Human language

Great Book, Creators, Global Reach – NBC New York


When veteran television producer Greg Berlanti was asked to adapt the novel “You” about a seductive charmer with a murderous streak, he immediately chose former “Supernatural” producer Sera Gamble as a collaborator.

It may sound “horrible”, but it was the opposite, says Berlanti.

Caroline Kepnes’ book had “all the great things I love about writing Sera. It’s luscious and addicting, but also very smart and intelligent, and has something to say about our culture, our society,” did he declare.

“You,” starring Penn Badgley as the violent and disturbed Joe, became a worldwide hit for Netflix after a low-key American debut on Lifetime. The drama, based on what has become a blockbuster novel series, is in the works for its fourth season. The release date has not yet been announced.

“It’s always so hard to predict how the TV is going to do while you’re doing it. It really feels like you’re in a little production bubble, ”said Gamble, co-creator and executive producer of the show with Berlanti. She is ready to dissect the success that she describes as exciting.

“I think part of the reason it appeals to people all over the world is that what we explore about love and obsession is completely universal and translates into all possible human languages,” he said. she declared.

“Everyone knows this feeling of wanting someone who maybe is bad for them, and wanting to know things that they are technically not supposed to know,” said Gamble, whose parents immigrated to the United States. United from Poland. “I don’t see why it would be any different in the United States than in India or Japan or wherever.”

How Joe pursues his hapless objects of desire through a mix of old-fashioned in-person harassment combined with spying and social media manipulation. This allows “You” to make hay at satirical pose of people online and their willingness to accept each other to the value of Facebook, among other modern habits.

Bela Bajaria, head of global television for Netflix, said the streaming service trusts producers Berlanti, whose many credits include “Riverdale”, “The Flash” and “The Flight Attendant” and Gamble (“Physical”, “The Magicians”), with series frontman Badgley (“Gossip Girl”).

“The scripts had a really loud voice and (the story) had a really good thriller engine,” Bajaria said. “With Penn’s voiceover it was very distinct and very entertaining, and we felt like it would work globally. “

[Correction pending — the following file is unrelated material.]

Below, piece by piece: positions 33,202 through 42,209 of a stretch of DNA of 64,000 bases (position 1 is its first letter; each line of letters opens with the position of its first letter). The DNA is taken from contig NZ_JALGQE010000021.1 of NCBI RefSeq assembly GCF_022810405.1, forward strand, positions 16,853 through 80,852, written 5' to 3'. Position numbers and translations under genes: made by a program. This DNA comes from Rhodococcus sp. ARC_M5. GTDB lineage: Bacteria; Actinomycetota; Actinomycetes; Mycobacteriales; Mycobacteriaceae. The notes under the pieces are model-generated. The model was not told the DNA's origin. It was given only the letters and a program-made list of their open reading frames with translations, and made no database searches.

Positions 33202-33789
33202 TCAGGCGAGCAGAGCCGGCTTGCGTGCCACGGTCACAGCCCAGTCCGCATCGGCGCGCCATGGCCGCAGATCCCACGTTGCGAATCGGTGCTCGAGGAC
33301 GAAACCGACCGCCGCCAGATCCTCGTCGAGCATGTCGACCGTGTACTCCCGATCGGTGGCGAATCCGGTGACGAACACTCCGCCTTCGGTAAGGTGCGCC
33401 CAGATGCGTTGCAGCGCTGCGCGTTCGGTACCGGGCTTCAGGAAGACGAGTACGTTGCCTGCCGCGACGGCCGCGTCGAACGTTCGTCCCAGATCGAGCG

Last fall, the season three release of “You” was No.1 for four weeks in Netflix’s 10 best shows tally, spending a total of eight weeks on the roster which also repeatedly included seasons one. And two. The show was in the company of “Maid” and “Tiger King 2”.

For Berlanti, who received a copy of Kepnes’ novel in 2014 from producer Warner Bros., the book sold as a TV project.

“I devoured it in one weekend, and that was just when people were starting to do binge shows, or at least talk about binging shows,” he said. He concluded that viewers would jump with equal enthusiasm on a show that took the concept to the next level. But he needed to team up with what he called “the right person”.

Enter Gamble, who remembers Berlanti presenting the book to her with the promise that she “would understand from the first pages why it was so intense.”

“You’re placed right inside this guy’s head and you’re treated with all of his most private thoughts,” Gamble said. “There is something so brilliant about hearing perfectly honest, uncensored thoughts. Most of us who try to be polite and acceptable and make our way through the world, we think of all kinds of things.

Then came the critical task of finding an actor whose portrayal of the killer Joe could hold the audience’s sympathy against all odds.

Directors Eric Goode and Rebecca Chaiklin will release their new documentary series on Netflix later this year.

“We had auditioned a ton of really fantastic actors for this role,” and had a short list of candidates to test out, said Gamble, the producer in charge of the series. Then word got out that Badgley might be interested.

“He’s been to the table as a TV star before, so the process is different for someone like him. It’s less about walking into a room full of people to audition, than sitting down with the creators and having a conversation, ”she said.

Badgley had doubts about portraying a character he found repugnant, Gamble said. But after a series of discussions, “we all realized that we were pretty much on the same page about why we wanted to explore Joe and why we wanted to do the show.”

“You,” with the comedic relief offered by satire, isn’t the dystopian nightmare of the Netflix hit “Squid Game”. But with its twisted protagonist and unfortunate endings, does it reflect the darker attitudes of the younger generations?

It’s a question that Gamble, herself a millennial, tackles from a creative perspective.

“I have these two impulses as an artist and they are in direct conflict with each other,” she said. “One is that I want to roll into romantic stories because I love them,” she said. a very strong impetus to take a critical look at all the ways in which our culture creates the conditions under which so much violence is inflicted on women. “

Making ‘You,’ Gamble said, ‘has been a process that has proven to us time and time again that they are incredibly connected.